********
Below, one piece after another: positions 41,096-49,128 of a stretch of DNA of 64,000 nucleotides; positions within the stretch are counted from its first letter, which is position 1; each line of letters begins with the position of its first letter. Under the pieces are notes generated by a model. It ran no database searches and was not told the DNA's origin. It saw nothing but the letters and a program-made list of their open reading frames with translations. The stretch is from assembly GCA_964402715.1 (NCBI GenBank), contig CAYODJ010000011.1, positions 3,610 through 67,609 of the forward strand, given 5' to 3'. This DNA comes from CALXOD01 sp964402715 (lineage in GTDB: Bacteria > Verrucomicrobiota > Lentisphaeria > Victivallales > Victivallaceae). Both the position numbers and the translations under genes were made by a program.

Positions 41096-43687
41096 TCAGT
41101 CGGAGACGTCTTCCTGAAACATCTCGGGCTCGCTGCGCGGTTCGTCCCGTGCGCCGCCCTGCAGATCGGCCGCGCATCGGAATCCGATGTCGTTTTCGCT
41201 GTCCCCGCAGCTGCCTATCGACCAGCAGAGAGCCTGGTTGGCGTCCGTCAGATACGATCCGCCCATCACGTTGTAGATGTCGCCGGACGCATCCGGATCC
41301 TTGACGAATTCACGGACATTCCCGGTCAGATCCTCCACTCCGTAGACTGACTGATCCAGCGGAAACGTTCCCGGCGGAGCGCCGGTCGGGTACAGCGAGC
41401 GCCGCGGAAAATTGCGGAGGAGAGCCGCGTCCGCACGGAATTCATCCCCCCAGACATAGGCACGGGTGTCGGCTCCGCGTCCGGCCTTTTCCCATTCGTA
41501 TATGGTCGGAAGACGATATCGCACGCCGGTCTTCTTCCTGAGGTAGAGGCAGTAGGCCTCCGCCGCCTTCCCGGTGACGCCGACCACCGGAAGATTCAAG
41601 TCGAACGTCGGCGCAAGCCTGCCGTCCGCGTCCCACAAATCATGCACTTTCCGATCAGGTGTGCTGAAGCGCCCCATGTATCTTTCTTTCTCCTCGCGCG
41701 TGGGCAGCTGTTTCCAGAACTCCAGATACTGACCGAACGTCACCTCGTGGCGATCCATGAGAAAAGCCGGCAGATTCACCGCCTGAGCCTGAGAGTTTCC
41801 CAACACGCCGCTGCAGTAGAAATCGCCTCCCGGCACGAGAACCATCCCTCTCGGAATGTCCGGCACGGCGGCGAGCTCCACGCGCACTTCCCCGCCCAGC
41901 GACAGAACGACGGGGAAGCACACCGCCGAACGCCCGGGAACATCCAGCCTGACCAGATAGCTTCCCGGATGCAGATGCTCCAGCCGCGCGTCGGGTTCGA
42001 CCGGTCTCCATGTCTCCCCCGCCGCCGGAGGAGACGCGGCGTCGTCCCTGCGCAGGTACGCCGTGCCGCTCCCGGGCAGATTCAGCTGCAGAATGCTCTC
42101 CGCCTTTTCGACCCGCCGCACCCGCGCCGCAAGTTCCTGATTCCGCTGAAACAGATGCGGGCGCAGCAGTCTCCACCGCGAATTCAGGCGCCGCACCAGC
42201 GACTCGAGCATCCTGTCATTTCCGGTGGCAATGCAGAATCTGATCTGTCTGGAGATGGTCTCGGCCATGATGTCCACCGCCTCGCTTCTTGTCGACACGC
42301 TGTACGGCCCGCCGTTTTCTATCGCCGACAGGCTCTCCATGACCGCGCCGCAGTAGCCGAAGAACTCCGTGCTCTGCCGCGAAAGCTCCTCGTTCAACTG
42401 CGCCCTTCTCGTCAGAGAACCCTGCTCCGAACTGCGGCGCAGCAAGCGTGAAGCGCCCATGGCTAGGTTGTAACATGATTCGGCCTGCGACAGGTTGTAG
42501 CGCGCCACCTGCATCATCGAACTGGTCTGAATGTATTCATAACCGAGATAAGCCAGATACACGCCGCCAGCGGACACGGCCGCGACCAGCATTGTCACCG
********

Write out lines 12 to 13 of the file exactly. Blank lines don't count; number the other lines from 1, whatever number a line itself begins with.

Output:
41901 GACAGAACGACGGGGAAGCACACCGCCGAACGCCCGGGAACATCCAGCCTGACCAGATAGCTTCCCGGATGCAGATGCTCCAGCCGCGCGTCGGGTTCGA
42001 CCGGTCTCCATGTCTCCCCCGCCGCCGGAGGAGACGCGGCGTCGTCCCTGCGCAGGTACGCCGTGCCGCTCCCGGGCAGATTCAGCTGCAGAATGCTCTC